As we forgive our enemies for the damage they have done, they will have no choice but to close their doors completely. When that happens, let it be clear that it wasn’t rage or being right that put them out of business… it will be our individual commitments to healing and wholeness. The energy we are stirring up by being open to forgiveness is the energy that will end the ex-gay genocide brought to us by the season known as Exodus International.

    • p2son on September 3, 2011 at 2:45 pm Reply

      Gail, I really like you and admire your work a lot. I adore your humor and the creative ways you have processed your own experience with the ex-gays. But in regards to your comment, I can not disagree with you more.

      The closure of Love in Action has come after years of public witness, personal storytelling, sustained actions (including eight weeks in the summer of 2005), bad press, and most importantly financial problems ( in part as a result of the bad press and operating beyond their means.) John Smid, the force behind the program for 22 years, stepped down in 2008, and local church administration type people took over. They began to sell off LIA property earlier this year. It was not anyone’s forgiveness that motivated them. Personal testimony, satire, non-violent direct action, behind the scenes activism, the press reports, bad financial planning, and other factors led to the end of the Refuge youth program in 2007 and the residential program in 2011.

      As a Christian and a Quaker, I recognize the role of non-violent, direct action. As I wrote in a comment on your blog, I see forgiveness as a social tool to be used thoughtfully and even strategically. Personally I do not believe in offering forgiveness to people who are unapologetic as they continue on in their harmful deeds particularly when they will not listen to those harmed under their care and have not acknowledged their wrongs or asked for forgiveness.

      I recognize that for some people the personal need to forgive or to let go of resentment is helpful for moving on. I have had to let go of much resentment and bitterness, and this has helped me to live my life with joy as I move on in romance and personal development. Yet my sense of justice demands that I remind those who persist in their work to undermine the well-being of LGBT people through reparative therapy, gender policing, and demonizing of desire that they are wrong, abusive and that do damage to many people.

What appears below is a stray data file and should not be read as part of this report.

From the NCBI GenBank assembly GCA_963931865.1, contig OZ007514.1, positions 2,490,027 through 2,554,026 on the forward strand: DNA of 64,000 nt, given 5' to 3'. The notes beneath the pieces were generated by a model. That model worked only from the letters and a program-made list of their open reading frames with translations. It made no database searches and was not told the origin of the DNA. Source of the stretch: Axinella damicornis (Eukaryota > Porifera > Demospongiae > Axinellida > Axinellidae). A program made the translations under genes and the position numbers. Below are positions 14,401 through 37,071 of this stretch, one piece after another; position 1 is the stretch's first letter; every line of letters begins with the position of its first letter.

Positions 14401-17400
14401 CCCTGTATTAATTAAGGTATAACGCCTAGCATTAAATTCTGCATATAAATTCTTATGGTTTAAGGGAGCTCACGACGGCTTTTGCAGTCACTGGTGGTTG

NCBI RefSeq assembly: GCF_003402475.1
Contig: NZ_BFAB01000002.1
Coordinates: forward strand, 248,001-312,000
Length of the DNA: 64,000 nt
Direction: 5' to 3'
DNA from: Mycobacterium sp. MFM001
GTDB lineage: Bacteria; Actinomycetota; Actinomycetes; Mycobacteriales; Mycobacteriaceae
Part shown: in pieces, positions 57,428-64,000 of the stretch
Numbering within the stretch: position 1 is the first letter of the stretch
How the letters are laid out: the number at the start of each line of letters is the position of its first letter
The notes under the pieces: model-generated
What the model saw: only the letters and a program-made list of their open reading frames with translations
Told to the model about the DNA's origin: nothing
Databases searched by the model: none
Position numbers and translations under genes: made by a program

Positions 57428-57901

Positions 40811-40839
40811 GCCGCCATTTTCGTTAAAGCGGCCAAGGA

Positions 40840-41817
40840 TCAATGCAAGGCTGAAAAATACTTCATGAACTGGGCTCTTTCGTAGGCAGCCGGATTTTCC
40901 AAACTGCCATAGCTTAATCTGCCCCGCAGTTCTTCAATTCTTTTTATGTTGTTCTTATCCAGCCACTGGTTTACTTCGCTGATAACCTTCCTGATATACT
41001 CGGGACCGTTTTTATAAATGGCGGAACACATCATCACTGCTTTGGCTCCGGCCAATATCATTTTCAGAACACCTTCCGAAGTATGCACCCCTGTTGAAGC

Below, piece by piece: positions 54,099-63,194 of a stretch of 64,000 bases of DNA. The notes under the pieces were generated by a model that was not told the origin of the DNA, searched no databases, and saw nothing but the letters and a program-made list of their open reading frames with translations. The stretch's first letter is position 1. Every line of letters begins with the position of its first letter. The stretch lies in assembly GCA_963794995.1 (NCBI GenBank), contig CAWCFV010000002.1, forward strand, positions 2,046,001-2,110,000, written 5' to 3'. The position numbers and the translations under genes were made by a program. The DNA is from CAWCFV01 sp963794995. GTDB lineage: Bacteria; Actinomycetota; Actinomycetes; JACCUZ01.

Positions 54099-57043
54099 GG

• Gail Dickert on September 3, 2011 at 3:10 pm Reply

        Peterson, thank you for shaping your feedback in love and support. As survivors, we are certainly going to all process our healing in different fashions and what we share is our satire of course, but also our tenacious commitment to moving forward while finding justice for those who are still being injured by this soul-rape.

        For me, forgiveness is crucial and yielding to my soul’s need for it was very difficult. I was a mess all morning after I made a public forgiveness statement on my blog (For Gail So Loved the World) wondering what it is that will fuel me now, since unforgiveness, for ME was such a powerful force. Demanding justice was linked to that. It reminds me of what holocaust survivors have to say about their experiences… I’m reading a lot about that right now and I guess it’s all coming together in a public way. Anyway, the point for me now and for ALWAYS will be that we all need to find wholeness in our own ways. I know you have labored hard to find it for yourself and I celebrate your story, brother. Even if our search for justice is fueled from different sources, it is the same search and when they stop the spiritual genoide of our people, we will celebrate just the same. It will end, IN OUR LIFETIME! :0)

    • p2son on September 3, 2011 at 3:35 pm Reply